1.2. LC-PUFA Biosynthesis in Fish

Fish, like all vertebrates, cannot synthesize PUFA de novo from saturated and monounsaturated fatty acids and so PUFA are essential dietary nutrients [18]. However, fish do contribute to trophic upgrading and so can metabolize C18 PUFA, LNA and LA, to LC-PUFA, although whether they are able to produce EPA or DHA depends upon species. Synthesis of EPA in vertebrates is achieved by Δ6 desaturation of 18:3n-3 to produce 18:4n-3 that is elongated to 20:4n-3 followed by Δ5 desaturation, with synthesis of ARA from 18:2n-6 using the same enzymes [19] (Figure 1). In some marine fish species, the Δ6 enzyme also has Δ8 activity and so the first two steps can be reversed in order [20]. DHA synthesis from EPA requires two further elongation steps, a second Δ6 desaturation using the same Δ6 enzyme, and a chain-shortening step [21]. This pathway may operate in some species like rainbow trout (Oncorhynchus mykiss) [22], but recently it was shown that some species of marine fish such as rabbitfish (Siganus canaliculatus) and Senegalese sole (Solea senegalensis) have Δ4 desaturases that would enable a more direct route for the synthesis of DHA [23,24]. Therefore, the ability of a fish species to convert C18 PUFA to LC-PUFA is associated with their complement of fatty acyl desaturase (Fad) and elongase (Elovl, Elongase of very long-chain fatty acids) enzymes [13]. The molecular basis of these enzyme activities is being elucidated. This has involved cloning the cDNAs of the genes and characterising their functions by expressing the cDNAs in the heterologous yeast vector, Saccharomyces cerevisiae, which has no endogenous expression of LC-PUFA Fad or Elovl genes, and determining the enzyme activities through incubation of the transformed yeast with appropriate PUFA substrates. The cDNAs for Δ6 Fad have been cloned and characterized from all fish so far investigated including marine species [25]. Although a Δ6 Fad has so far not been isolated from S. senegalensis, nutritional and biochemical data suggest one should be present [24]. In contrast until recently, a cDNA for a discrete Δ5 Fad had only been cloned from Atlantic salmon (Salmo salar) [26]. Zebrafish expresses a bifunctional Δ6/Δ5 Fad [27] and a similar bifunctional Δ6/Δ5 Fad has recently been isolated from the marine herbivorous teleost, rabbitfish [23]. However, despite significant efforts, no Δ5 Fad has been found in any other marine teleost including those with sequenced genomes [28]. In mammals, several Elovl genes are known and at least two, Elovl2 and Elovl5, participate in LC-PUFA biosynthesis [29]. The cDNAs for Elovl5 have been characterized in all finfish studied, including marine species but, in contrast, Elovl2 has not been isolated from any marine fish species [25]. Functional characterization of the fish Elovls showed that Elovl5 had activity predominantly towards C18 and C20 PUFA, whereas Elovl2 had activity predominantly towards C20 and C22 PUFA. However, a further elongase, Elovl4, that predominantly elongates very long-chain PUFA > C22 in mammals [30], may be able to compensate for the lack of Elovl2 in some fish species [31]. Therefore, the varying competences of different species to biosynthesize LC-PUFA probably depends on their genome complement of both desaturase and elongase genes, with many, predominantly marine species, appearing to lack Δ5 Fad and Elovl2 elongase.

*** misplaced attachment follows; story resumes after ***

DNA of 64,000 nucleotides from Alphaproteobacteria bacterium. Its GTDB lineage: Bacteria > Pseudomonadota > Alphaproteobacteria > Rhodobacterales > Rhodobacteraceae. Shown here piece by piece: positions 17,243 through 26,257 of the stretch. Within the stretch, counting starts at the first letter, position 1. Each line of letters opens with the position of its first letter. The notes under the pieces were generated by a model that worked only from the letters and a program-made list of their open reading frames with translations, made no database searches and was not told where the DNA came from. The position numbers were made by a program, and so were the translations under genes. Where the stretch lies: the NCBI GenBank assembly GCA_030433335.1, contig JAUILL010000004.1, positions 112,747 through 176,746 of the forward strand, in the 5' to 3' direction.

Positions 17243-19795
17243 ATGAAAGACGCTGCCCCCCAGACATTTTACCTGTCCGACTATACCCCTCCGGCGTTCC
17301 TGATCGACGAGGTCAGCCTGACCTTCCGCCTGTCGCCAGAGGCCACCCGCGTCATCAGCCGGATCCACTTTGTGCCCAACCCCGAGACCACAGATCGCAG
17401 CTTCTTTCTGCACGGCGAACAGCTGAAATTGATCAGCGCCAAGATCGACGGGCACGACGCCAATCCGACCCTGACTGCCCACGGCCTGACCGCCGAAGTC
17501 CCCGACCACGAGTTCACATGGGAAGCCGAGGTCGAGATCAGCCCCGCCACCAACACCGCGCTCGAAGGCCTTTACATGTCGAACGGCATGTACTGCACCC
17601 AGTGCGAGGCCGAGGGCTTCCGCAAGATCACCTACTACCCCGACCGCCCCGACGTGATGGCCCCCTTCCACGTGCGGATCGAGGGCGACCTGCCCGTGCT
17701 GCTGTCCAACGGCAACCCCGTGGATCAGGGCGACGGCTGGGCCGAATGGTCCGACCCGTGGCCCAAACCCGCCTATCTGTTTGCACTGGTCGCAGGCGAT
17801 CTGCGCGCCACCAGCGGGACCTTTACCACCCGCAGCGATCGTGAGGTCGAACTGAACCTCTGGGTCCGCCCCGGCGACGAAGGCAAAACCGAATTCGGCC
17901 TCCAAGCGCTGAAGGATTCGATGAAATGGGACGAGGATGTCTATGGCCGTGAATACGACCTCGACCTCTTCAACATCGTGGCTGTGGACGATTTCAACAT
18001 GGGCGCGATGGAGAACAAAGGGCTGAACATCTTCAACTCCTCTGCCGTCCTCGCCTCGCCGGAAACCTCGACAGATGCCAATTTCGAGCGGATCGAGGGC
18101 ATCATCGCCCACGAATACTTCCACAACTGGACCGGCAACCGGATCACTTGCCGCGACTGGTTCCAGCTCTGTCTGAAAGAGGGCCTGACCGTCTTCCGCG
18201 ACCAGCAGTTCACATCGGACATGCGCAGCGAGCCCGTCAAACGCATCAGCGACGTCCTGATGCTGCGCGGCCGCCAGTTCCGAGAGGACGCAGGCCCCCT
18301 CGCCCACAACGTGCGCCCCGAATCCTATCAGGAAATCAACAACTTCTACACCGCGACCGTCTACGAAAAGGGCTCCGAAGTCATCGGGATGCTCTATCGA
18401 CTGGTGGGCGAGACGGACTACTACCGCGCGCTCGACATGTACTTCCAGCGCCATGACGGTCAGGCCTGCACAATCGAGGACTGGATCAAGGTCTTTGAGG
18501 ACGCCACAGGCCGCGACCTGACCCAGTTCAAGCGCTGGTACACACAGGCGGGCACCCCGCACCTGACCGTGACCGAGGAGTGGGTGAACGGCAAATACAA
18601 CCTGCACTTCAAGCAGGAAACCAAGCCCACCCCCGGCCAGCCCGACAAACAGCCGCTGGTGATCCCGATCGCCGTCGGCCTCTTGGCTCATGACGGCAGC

Figure 1. Biosynthetic pathways of LC-PUFA from C18 PUFA, α-linolenic acid (18:3n-3) and linoleic acid (18:2n-6) in vertebrates. Blue horizontal arrows represent desaturation reactions mediated by fatty acyl desaturases with Δx specificity. Red downward arrows represent elongation reactions mediated by elongases of very long-chain fatty acids (Elovl). Vertical upward arrows indicate peroxisomal β-oxidation.